UNHCR's overarching goal for the Global Consultations is to reconsolidate broad political support for refugee protection - both as an international responsibility and a profound human value. Shared values provide the strongest point of convergence between the Global Consultations process and your own efforts to create a Common European Asylum System.
The European Council's "Tampere Milestones" firmly root European integration in "a shared commitment to freedom based on human rights, democratic institutions and the rule of law." From this premise, the Council concluded "it would be in contradiction with Europe's traditions to deny such freedom to those whose circumstances lead them justifiably to seek access to our territory."
These same values underpin the Refugee Convention. So I find it encouraging that the "Tampere Milestones" also reaffirmed the importance of "absolute respect of the right to seek asylum" and called for the Common European Asylum System to be "based upon the full and inclusive application of the Geneva Convention."
How to translate the Council's commitment into a workable policy framework and acceptable protection standards? The Global Consultations can help. Many of the issues before you are on our agenda as well. The Consultations will also offer a valuable forum for exchanging views with States facing similar problems and with countries of origin and transit.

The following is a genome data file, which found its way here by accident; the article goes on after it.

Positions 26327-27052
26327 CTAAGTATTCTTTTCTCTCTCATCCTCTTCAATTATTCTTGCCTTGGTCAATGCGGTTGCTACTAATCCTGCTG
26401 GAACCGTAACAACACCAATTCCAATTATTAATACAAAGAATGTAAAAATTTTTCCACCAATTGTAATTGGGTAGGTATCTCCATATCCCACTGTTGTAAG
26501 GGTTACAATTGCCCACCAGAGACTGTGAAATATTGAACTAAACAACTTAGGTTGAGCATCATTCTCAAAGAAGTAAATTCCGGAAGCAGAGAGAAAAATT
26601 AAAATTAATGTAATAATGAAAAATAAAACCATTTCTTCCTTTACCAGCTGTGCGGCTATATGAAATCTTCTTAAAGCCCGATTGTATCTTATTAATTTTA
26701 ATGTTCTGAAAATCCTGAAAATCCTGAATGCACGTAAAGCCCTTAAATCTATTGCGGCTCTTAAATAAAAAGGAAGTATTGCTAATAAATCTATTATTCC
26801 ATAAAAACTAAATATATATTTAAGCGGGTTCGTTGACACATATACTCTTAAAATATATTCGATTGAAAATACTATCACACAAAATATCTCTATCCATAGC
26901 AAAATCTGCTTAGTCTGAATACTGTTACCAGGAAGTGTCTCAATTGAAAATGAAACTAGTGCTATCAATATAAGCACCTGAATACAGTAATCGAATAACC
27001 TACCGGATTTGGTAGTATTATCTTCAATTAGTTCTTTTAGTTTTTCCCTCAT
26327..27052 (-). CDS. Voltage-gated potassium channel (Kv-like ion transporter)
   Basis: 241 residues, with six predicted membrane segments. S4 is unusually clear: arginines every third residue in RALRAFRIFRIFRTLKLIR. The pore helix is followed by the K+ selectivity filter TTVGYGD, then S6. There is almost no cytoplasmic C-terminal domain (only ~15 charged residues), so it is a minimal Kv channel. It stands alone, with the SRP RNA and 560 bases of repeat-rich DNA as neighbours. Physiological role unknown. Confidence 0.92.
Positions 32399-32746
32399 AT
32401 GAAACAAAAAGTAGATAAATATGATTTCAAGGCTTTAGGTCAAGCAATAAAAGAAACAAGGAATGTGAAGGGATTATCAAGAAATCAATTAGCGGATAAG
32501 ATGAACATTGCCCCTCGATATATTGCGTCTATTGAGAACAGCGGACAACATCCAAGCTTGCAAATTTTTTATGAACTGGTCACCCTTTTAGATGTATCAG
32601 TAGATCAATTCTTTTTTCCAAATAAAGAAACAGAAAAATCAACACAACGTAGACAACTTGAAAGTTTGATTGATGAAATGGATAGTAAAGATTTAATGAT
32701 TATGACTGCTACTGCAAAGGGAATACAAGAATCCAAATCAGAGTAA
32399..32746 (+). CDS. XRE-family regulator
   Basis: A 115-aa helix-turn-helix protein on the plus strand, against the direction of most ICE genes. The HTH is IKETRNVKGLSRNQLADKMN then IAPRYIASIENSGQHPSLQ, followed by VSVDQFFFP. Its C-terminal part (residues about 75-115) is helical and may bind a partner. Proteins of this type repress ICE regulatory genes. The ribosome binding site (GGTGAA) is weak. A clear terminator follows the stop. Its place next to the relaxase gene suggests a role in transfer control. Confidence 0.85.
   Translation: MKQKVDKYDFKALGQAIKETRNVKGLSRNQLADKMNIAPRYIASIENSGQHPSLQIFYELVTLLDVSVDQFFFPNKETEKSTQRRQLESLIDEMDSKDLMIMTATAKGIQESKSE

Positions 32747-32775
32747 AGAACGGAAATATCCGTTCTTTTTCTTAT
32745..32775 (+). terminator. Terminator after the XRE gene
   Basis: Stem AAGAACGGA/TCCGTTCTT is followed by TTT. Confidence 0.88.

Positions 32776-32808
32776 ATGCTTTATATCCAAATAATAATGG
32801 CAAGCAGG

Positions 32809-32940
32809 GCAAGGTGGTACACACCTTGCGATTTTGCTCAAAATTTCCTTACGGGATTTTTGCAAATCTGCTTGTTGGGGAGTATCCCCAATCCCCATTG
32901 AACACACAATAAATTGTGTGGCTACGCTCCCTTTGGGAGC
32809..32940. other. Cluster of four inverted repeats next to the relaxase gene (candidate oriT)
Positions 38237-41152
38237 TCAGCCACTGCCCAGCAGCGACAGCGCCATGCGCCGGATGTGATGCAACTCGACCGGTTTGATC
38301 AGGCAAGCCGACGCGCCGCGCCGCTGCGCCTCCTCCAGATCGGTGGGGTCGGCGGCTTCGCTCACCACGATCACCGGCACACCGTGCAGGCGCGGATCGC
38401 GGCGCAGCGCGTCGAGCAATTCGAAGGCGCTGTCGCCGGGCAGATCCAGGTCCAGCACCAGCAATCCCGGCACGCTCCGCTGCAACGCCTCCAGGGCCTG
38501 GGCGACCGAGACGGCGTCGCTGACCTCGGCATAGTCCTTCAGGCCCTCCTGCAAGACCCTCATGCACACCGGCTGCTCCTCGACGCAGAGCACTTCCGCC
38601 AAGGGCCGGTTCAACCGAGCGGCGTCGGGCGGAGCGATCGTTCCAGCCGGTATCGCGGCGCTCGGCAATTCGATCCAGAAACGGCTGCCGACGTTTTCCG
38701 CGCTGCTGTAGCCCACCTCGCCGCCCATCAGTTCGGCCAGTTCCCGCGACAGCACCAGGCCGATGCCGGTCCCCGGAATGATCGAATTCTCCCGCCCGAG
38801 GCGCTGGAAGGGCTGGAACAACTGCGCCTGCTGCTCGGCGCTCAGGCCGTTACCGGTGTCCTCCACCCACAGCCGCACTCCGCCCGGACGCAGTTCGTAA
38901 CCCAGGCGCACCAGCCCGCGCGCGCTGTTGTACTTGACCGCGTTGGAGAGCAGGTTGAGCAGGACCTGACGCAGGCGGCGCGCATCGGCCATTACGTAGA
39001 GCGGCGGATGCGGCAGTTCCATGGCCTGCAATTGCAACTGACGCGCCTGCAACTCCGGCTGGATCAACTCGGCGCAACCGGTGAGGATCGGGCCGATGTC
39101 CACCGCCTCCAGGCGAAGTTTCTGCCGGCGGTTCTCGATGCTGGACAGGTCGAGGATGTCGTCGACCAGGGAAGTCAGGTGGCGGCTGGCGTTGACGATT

I encourage you to see the Global Consultations and the development of the Common European Asylum System as complementary processes - rather than as competitors for your limited time. Writing in last Friday's International Herald Tribune, Minister Klingvall made the case more eloquently and - especially for this group - more persuasively than I ever could.
I hope to see your full engagement in the Consultations. Most especially, I would look forward to your personal participation in the first formal Meeting of States Parties to the Refugee Convention and its Protocol, to be held in Geneva on December 12th this year.
From UNHCR's perspective, the success of the Global Consultations will depend upon European Union's viewpoint being fully reflected in the discussions. The principles of the harmonised European asylum system - for better or worse - will spread rapidly. The "export value" of European practice extends most obviously to the candidate and associated States, but also more broadly as a model for the world. So we share a strong interest in consistency and coherence in approach.